because they've been tested for HIV."
If you are lucky enough to meet Sanghamitra
and ask her why and how,
how have you achieved so much?
She would look at you
and very quietly, very softly say,
"It just happened.
It's the spirit inside."
This is Dr. Fan Jianchuan.
Jianchuan comes from Sichuan Province
in southwest China.
He was born in 1957,
and you can imagine what his childhood
looked like and felt like,
and what his life has been like
over the last 50 tumultuous years.
He's been a soldier, a teacher,
a politician, a vice-mayor
and a business man.
But if you sat down and asked him, "Who are you really,
and what do you do?"
He would tell you, "I'm a collector,
and I curate a museum."
I was lucky; I had heard about him for years,
and I finally met him earlier this year
at his museum in Chengdu.
He's been a collector all of his life,
starting when he was four or five in the early 1960's.
Now, just think of the early 1960's in China.
Over a lifetime, through everything,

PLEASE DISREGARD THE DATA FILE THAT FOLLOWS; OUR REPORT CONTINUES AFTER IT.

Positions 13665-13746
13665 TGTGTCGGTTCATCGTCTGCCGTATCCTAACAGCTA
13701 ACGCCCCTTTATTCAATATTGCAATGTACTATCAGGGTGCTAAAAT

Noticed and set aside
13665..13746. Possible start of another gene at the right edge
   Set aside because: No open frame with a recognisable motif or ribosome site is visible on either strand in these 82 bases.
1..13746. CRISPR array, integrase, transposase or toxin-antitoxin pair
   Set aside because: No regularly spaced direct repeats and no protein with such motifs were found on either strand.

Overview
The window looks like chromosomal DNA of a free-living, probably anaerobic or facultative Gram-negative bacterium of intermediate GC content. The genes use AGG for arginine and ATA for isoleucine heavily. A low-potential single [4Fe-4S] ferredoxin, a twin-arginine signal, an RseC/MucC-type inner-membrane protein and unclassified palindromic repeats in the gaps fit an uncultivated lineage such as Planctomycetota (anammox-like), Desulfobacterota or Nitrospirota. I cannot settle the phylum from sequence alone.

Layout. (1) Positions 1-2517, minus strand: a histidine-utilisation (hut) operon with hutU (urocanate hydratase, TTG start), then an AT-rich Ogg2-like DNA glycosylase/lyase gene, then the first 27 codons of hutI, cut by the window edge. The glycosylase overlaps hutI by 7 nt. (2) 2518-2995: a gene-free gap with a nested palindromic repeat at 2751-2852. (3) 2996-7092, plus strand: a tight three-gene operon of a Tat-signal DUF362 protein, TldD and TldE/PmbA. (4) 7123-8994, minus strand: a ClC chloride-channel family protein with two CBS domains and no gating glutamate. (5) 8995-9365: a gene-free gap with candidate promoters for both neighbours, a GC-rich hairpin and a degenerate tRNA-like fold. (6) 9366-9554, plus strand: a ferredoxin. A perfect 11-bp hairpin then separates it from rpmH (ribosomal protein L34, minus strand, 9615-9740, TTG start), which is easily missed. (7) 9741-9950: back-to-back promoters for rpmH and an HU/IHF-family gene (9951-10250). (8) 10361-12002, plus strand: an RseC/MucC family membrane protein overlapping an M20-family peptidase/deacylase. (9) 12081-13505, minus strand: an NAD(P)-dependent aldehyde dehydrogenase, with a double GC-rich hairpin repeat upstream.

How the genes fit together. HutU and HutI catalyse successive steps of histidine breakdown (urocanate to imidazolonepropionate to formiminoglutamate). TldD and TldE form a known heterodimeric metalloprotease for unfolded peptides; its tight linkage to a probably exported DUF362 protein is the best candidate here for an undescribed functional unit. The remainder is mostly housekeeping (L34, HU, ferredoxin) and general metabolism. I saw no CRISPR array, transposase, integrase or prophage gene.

through the Cultural Revolution and everything afterward,
he's kept collecting,
so that he now has over eight million pieces
in his museums
documenting contemporary Chinese history.
These are pieces that you won't find anywhere else in the world,
in part because they document parts of history
Chinese choose to forget.
For example, he's got over one million pieces
documenting the Sino-Japanese War,
a war that's not talked about in China very much
and whose heroes are not honored.
Why did he do all this?
Because he thought
a nation should never repeat the mistakes of the past.
So, from commissioning
slightly larger than life bronze statues
of the heroes of the Sino-Japanese War,
including those Chinese
who then fought with each other
and left mainland China to go to Taiwan,
to commemorating all the unknown,
ordinary soldiers who survived,
by asking them to take prints of their hands,
he is making sure -- one man is making sure --
that history is not forgotten.
But it's not just Chinese heroes he cares about.
This building contains the world's largest collection
of documents and artifacts
commemorating the U.S. role
in fighting on the Chinese side
in that long war --
the Flying Tigers.
He has nine other buildings --
that are already open to the public --
filled to the rafters with artifacts